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I can't remember exactly when I started seeing family photographs in a different way than I'd viewed them when they were taken. I suspect that most of us have family pictures on display somewhere around our homes or stuffed in our wallets or purses. A generation or two ago my family collected them in albums with large pages inside transparent protective sheets, thick padded covers, each image mounted with black or white corner triangles, sometimes with identifying names, dates, and places scribbled below them. My grandmother's albums were often a little mysterious, crammed with images of people sometimes three generations older than me, friends and relatives I'd never met or even heard of. My mother's albums were more fun to leaf through because I could recognize ever younger versions of people I spent time with daily or weekly or at least once or twice a year at family reunions—grandparents and their siblings, uncles and aunts, cousins, neighbors and their children. My mother and her brothers in high school. My dad and my uncles in military uniforms. People at their weddings lined in front of church altars. Unrecognizable infants in arms below familiar faces. Some appreciation of the passage of time should have dawned on me when I sat scrutinizing those images—grandparents slim and youthful here, stout and definitely mature elsewhere; my mother a little girl in a first communion dress there, a woman in a wedding dress here—but I doubt that it did.


Somehow, eventually, as I myself aged and the time between album viewings lengthened, I was sometimes startled by my reaction to an image. There would be an expression I hadn't seen before on a face I readily recognized, a hint of connection or disconnection between two figures in a photo, a clue about attitude or age or health that hadn't been apparent—to me—before. I recall a photo of me on my father's lap at Christmas, perhaps the first picture of the two of us together ever taken—what did the image record? It was taken in the middle of the Second World War. He wore a Marine uniform and smoked a pipe and bent his head to look at me while I, at 13 months old, stared intently—confused? alarmed?—at the camera. Was my mother taking the picture? What was I feeling then about this guy I barely knew? This guy I'd only just met? What was he feeling about me? What did the picture tell us about our moment together? Was it a photo he'd want to show his comrades when he returned to his unit?


I also remember two photos of my mother with a little girl in a First Communion dress. In one my mother is lively, charming, cheerful and in the other somber, remote, distant; the little girl is solemn and almost expressionless in both. I'm uncertain of the date of the photos, clearly a gathering to celebrate the girl's First Communion. She would become, or she was then, temporarily my stepsister. Do the pictures give me any insight into their relationship? Are they both equally honest images of what both of them were feeling? Do they help me explain why that little girl (and her older sister and her father) were only related to me and my mother and my siblings for so brief a time?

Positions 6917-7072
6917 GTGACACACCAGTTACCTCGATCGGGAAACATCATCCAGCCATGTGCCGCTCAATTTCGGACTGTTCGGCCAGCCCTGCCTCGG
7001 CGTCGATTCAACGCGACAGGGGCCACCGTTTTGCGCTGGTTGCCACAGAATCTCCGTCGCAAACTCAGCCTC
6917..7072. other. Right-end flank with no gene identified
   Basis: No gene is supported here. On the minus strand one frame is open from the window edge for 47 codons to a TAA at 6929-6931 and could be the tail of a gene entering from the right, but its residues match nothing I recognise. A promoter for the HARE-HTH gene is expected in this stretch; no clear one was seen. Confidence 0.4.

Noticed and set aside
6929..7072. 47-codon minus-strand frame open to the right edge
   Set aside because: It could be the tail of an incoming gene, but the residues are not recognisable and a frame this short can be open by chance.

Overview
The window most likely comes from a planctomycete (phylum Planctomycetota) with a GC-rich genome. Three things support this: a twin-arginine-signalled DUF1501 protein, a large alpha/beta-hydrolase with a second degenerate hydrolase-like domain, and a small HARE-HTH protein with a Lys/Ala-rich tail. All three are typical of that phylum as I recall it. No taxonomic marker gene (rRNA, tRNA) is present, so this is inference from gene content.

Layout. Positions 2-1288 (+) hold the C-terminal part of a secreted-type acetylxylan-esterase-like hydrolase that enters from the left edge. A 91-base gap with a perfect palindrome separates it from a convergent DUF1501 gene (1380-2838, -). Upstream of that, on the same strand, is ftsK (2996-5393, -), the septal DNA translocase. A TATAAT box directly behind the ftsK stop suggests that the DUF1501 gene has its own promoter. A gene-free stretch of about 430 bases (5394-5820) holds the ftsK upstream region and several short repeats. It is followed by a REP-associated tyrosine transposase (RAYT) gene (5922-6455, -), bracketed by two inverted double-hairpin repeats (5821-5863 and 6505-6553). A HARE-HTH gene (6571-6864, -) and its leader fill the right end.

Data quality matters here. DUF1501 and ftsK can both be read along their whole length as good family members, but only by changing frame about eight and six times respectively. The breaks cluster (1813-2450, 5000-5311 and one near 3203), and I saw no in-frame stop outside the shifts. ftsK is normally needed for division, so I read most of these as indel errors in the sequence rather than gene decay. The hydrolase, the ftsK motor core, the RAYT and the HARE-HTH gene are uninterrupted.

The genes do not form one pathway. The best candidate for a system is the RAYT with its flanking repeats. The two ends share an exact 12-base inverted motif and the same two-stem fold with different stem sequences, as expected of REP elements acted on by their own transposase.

Often now the family photographs I track down seem to invite me to interrogate them. I write a journal entry hoping to explain what they make me feel about the people in them, the occasion when they were taken, what they might tell me about who I used to be and maybe why I am who I am now. Poets sometimes write ekphrastic poems—ekphrasis is a Greek word for a description of a visual work of art—and at least one journal, The Ekphrastic Review, devotes itself to such poetry. I've actually published an ekphrastic essay there, "Perspective." When an album entry in my journal develops into something more formal and polished, I term it an "imagessay," combining "image" and "essay" into one word (and pronouncing it as if it were French, to make it sound more literary). Given our ability to add images to our Internet writing ("blogs" are "web logs," after all), we sometimes simply illustrate what we have to say with a photo or two, and the visual element isn't really essential to the blog. Sometimes, however, the image and the expression (the essay) harmonize so thoroughly that they are equally important and demand the same amount of attention of the viewer/reader, much in the way a work of art demands the same amount of attention as the language in an ekphrastic poem. You need to examine the image as well as comprehend the language. In ekphrastic prose that creates an imagessay.


Sometimes a family photograph needs to become an imagessay.

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